The Dutch tricycle-car with tilting technology is celebrating a comeback with an electric drive. The electric car, or quad rather, which will be available in autumn, will be cheaper than its fossil-fuelled predecessor, at around €8,000.
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The first Carver was powered by a Daihatsu three-cylinder combustion engine and was discontinued in 2009. However, with the new electric three-wheeler, Carver has not simply switched the motor but has also changed the concept and orientation of the two-seater. Previously, with the 50 kW combustion engine, the Carver One was supposed to be able to replace a car in almost every situation. Given a price of nearly 60,000 euros, only 200 buyers were found between 2007 and 2009 – which is why the project ended in insolvency.
In the ensuing time, Carver kept itself alive by selling this tilting technology, and now similar technology is used in three-wheeled cargo bikes. Carver’s tilting device is called Dynamic Vehicle Control, or DVC. Hydraulic mechanisms can lean the body up to 45º to counteract the side load, making the vehicle more stable. The big difference between the old and the new Carver is an overall reduced energy usage: from 50 kW of the combustion engine in the original version, the late Carver now uses two electric motors each using only two kW. Carver has limited the maximum speed to 45 km/h. The slim, covered vehicle weighs 330 kilograms and has a range of 100 kilometres.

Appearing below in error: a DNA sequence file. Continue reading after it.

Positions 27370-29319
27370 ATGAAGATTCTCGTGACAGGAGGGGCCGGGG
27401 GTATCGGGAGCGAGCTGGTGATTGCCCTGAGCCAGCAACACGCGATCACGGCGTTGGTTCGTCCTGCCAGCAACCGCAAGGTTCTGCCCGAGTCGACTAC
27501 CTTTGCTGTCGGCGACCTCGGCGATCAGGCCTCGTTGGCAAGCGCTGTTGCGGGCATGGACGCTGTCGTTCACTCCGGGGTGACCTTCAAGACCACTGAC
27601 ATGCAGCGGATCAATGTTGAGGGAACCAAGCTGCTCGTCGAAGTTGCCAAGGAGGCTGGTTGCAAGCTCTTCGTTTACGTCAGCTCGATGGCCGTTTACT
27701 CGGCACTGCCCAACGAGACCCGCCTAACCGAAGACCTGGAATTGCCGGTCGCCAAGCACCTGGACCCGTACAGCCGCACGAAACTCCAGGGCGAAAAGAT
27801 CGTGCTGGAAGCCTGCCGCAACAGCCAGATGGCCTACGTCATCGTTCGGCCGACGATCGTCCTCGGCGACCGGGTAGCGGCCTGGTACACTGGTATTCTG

With a width of just 88 centimetres, the Carver is built to serve as a commuter vehicle in the city. This means it has similar advantages to a motorbike in heavy traffic, only slower, with the benefit of being covered or open as the driver so desires. The battery (5.3 kWh) located at the rear can be charged in 6.5 hours at a household socket.
The e-Carver has enough space for two adults sitting one behind the other. Also, some luggage can be stowed in a small boot of 75 litres. The roof above the grille frame can be opened, turning the e-Carver into a kind of Targa. Drivers will at least need a scooter license to drive the new Carver.
Update 02 October 2019: Carver has now started production in the Dutch town of Leeuwarden, and already delivered the first electric trikes to customers. Through its subsidiary Velosophy, the Accell Group holds a 40 per cent stake in Carver.